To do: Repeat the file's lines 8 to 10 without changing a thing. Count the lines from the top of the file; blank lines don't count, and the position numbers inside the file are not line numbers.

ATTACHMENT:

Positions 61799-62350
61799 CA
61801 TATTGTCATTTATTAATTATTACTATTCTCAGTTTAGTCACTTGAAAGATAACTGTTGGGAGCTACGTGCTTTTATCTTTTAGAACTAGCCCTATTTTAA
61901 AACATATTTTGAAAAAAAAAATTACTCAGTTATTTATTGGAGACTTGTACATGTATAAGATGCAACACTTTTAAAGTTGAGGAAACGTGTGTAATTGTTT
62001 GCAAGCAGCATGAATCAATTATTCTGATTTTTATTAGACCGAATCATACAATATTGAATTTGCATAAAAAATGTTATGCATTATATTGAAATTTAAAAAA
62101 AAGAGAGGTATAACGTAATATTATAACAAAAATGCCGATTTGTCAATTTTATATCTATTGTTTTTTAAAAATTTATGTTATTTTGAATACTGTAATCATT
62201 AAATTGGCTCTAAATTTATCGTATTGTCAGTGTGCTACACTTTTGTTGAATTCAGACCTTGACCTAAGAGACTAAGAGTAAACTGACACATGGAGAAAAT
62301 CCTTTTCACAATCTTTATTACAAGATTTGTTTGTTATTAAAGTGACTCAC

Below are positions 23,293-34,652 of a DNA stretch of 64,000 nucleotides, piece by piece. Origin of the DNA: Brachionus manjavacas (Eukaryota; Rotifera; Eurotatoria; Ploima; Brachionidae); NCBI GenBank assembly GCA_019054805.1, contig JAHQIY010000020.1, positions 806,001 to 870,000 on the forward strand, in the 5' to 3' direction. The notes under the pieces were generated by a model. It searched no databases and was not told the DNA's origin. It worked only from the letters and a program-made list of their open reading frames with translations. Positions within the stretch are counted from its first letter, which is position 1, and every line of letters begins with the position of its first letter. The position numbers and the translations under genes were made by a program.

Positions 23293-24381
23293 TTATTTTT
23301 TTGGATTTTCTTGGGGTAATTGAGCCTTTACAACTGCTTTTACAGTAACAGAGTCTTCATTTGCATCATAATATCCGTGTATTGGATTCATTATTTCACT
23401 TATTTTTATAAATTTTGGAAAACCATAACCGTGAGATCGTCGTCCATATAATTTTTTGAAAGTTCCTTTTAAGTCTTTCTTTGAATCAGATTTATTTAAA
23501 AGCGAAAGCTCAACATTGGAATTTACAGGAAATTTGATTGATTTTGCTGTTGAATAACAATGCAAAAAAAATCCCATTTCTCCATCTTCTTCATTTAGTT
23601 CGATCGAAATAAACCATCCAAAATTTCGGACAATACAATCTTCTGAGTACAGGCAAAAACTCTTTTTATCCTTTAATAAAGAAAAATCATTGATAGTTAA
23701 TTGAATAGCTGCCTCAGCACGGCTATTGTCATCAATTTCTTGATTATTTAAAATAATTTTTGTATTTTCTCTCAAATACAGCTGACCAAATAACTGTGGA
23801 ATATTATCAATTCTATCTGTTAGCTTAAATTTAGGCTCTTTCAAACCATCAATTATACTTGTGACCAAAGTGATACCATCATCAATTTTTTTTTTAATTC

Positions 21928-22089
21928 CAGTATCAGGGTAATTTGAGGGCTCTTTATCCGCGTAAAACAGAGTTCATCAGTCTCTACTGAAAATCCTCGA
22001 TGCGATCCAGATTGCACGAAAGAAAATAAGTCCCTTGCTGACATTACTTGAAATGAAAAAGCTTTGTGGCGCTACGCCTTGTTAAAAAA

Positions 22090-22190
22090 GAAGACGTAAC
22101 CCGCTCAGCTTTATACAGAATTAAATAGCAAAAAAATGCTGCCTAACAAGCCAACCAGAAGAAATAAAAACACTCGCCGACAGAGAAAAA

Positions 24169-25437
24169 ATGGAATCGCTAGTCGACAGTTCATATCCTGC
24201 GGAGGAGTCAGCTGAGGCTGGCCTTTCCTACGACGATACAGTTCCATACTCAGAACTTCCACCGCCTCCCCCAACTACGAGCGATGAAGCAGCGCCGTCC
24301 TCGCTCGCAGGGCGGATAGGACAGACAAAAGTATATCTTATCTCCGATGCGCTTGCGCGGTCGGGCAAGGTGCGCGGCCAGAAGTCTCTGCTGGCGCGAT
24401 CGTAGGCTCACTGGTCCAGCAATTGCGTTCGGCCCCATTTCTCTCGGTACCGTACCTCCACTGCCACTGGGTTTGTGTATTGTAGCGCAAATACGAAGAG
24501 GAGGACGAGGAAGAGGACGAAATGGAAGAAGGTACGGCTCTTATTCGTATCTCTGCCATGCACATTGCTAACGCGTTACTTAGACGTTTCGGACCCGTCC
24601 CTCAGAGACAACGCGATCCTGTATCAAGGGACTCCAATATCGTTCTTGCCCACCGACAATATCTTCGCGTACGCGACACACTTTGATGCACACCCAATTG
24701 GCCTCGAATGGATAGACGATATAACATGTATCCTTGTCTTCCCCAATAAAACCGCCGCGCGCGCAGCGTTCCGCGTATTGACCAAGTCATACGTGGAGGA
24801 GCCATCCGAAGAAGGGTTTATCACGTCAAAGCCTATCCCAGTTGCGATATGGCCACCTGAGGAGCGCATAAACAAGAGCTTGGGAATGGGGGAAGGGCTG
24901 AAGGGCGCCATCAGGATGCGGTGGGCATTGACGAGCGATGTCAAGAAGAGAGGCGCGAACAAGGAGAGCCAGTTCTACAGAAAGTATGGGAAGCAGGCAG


62301 CCTTTTCACAATCTTTATTACAAGATTTGTTTGTTATTAAAGTGACTCAC

Below are positions 23,293-34,652 of a DNA stretch of 64,000 nucleotides, piece by piece. Origin of the DNA: Brachionus manjavacas (Eukaryota; Rotifera; Eurotatoria; Ploima; Brachionidae); NCBI GenBank assembly GCA_019054805.1, contig JAHQIY010000020.1, positions 806,001 to 870,000 on the forward strand, in the 5' to 3' direction. The notes under the pieces were generated by a model. It searched no databases and was not told the DNA's origin. It worked only from the letters and a program-made list of their open reading frames with translations. Positions within the stretch are counted from its first letter, which is position 1, and every line of letters begins with the position of its first letter. The position numbers and the translations under genes were made by a program.

Positions 23293-24381